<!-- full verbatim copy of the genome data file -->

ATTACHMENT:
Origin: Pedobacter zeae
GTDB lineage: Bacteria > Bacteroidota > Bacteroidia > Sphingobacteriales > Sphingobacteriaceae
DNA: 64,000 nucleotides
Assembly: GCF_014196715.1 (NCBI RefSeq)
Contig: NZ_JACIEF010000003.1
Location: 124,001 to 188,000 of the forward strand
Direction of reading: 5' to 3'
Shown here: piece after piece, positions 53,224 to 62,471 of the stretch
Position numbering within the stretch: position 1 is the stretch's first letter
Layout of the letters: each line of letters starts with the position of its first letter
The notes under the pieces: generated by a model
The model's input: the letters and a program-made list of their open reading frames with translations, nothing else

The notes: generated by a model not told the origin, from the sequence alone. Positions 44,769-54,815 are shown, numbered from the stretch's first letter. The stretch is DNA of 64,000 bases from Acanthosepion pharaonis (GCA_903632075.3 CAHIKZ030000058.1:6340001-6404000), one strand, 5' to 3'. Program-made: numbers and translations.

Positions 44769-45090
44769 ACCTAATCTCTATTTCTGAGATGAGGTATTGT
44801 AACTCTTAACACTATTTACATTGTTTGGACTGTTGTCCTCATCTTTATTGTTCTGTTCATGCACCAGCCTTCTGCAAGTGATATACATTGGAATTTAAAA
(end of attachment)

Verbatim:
Origin: Pedobacter zeae
GTDB lineage: Bacteria > Bacteroidota > Bacteroidia > Sphingobacteriales > Sphingobacteriaceae
DNA: 64,000 nucleotides
Assembly: GCF_014196715.1 (NCBI RefSeq)
Contig: NZ_JACIEF010000003.1
Location: 124,001 to 188,000 of the forward strand
Direction of reading: 5' to 3'
Shown here: piece after piece, positions 53,224 to 62,471 of the stretch
Position numbering within the stretch: position 1 is the stretch's first letter
Layout of the letters: each line of letters starts with the position of its first letter
The notes under the pieces: generated by a model
The model's input: the letters and a program-made list of their open reading frames with translations, nothing else

The notes: generated by a model not told the origin, from the sequence alone. Positions 44,769-54,815 are shown, numbered from the stretch's first letter. The stretch is DNA of 64,000 bases from Acanthosepion pharaonis (GCA_903632075.3 CAHIKZ030000058.1:6340001-6404000), one strand, 5' to 3'. Program-made: numbers and translations.

Positions 44769-45090
44769 ACCTAATCTCTATTTCTGAGATGAGGTATTGT
44801 AACTCTTAACACTATTTACATTGTTTGGACTGTTGTCCTCATCTTTATTGTTCTGTTCATGCACCAGCCTTCTGCAAGTGATATACATTGGAATTTAAAA